Iaso Tea Reviews Online
If we’re going to look at how good Iaso tea actually is, then we need to consider what people actually think of it.
This is actually a tricky area because Total Life Changes is a MLM. The MLM structure means that there are many distributors for the company out there. Those distributors earn money by selling products from the company. So, they have an interest in making those products appear as good as possible.
In many cases, distributors will write glowing reviews for a product – making it seem much better than it is.
One thing that I look at is the reviews on Amazon, like for a one-month pack of the tea. The reviews are interesting because there is a mixture of positive and negative.
This pattern is always concerning. It tends to happen with products that are controversial, those that are very individual-specific or ones that are scams.
It's also a bad pattern if you want a product that works. If there are many negative reviews, there's a good chance that you won't see health benefits.
So then, let's look at the individual reviews.
First of all, there are some positive ones.
There are also people who just haven't seen outcomes.
Other people have experienced Iaso Tea side effects. Most of the negative reviews fell into this category.
Some of the side effects are to be expected, as Iaso Tea does seem to increase bowel movements. Even so, they're not encouraging and could have negative health implications.
For that matter, many reviews highlight side effects. This is never a good pattern. I would expect a few such reviews for any product but I counted dozens for Iaso Tea.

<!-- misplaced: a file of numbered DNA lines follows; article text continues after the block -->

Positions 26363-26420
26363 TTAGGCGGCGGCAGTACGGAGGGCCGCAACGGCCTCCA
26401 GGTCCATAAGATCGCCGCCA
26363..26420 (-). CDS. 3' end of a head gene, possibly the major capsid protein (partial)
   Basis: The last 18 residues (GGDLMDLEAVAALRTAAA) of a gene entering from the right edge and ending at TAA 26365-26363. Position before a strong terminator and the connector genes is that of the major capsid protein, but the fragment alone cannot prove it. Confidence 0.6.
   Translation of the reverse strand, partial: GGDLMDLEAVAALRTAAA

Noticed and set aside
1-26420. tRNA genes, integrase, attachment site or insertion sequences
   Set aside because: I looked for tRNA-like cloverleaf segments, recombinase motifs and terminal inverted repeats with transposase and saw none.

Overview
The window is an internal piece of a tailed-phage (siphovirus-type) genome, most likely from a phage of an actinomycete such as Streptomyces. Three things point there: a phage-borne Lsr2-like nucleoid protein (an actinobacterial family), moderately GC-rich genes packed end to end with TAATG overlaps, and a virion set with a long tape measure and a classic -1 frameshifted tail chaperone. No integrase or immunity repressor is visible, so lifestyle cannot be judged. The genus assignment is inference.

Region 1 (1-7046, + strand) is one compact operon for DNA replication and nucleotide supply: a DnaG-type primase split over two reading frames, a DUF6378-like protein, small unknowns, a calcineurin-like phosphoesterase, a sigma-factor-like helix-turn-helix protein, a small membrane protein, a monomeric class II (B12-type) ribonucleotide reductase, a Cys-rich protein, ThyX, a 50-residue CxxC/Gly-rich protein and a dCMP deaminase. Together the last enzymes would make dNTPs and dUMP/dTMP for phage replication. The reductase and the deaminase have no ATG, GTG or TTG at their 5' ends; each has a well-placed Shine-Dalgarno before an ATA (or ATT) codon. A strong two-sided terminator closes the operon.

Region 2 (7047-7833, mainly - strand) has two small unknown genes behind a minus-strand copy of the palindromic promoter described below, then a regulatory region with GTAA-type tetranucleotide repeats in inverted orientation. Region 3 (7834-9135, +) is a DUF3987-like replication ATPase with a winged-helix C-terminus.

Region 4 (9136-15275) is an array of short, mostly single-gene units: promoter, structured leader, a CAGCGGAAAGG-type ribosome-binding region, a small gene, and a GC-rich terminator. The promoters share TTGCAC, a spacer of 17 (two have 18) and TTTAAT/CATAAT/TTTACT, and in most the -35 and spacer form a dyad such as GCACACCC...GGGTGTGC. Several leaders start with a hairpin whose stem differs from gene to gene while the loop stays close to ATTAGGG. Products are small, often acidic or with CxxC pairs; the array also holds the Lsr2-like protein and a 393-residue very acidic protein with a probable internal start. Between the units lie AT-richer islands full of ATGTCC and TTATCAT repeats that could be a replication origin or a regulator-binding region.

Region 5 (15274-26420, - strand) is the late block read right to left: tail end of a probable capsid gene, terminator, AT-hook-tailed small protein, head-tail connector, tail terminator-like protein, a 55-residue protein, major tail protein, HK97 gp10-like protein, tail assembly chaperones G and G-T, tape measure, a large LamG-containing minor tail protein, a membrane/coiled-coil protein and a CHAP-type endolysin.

When considering these views together, it's clear that Iaso Tea isn't foolproof. It may work for some people, especially when combined with a healthy diet. But honestly, it's not going to have a dramatic impact. If you did lose weight, it would mostly be from water, rather than fat.
Reviews for the tea are all over the place, suggesting that some people see benefits and others simply don't
Can You Lose Weight with Iaso Tea?
From the research I’ve shown you, it’s pretty clear that Iaso tea doesn’t live up to all the hype that surrounds it. Likewise, it isn’t a revolutionary weight loss product, not by any means.
Additionally, as I mentioned before, it isn’t actually going to detox your body.
So, is it useless?
Tea, in general, can actually help with weight loss in a few different ways.
One way is in terms of behavior. It takes time to make a cup of tea and drinking one also takes a while. In most cases, you’re probably not eating something at the same time, especially if your focus is on weight loss.
This also makes tea good for managing food cravings.
You also end up getting a decent amount of water when you drink tea. Now, getting enough water is actually a key component of successfully losing weight and it can even make you feel full for a time (15).
Both of those processes do contribute to weight loss.
Beyond those benefits, the whole idea is pretty much hype.
Now, it is true that you may lose a little bit of weight at first when you use the tea. For example, the marketing suggests that you lose 5 lbs in 5 days, although actual users may lose closer to 2 or 3 lbs.
The thing is, your first week’s weight loss is always going to be irrelevant.
When you start any type of diet, the very first thing that you lose is water. Water weight is easy to lose (and easy to regain), so it’s pretty much meaningless.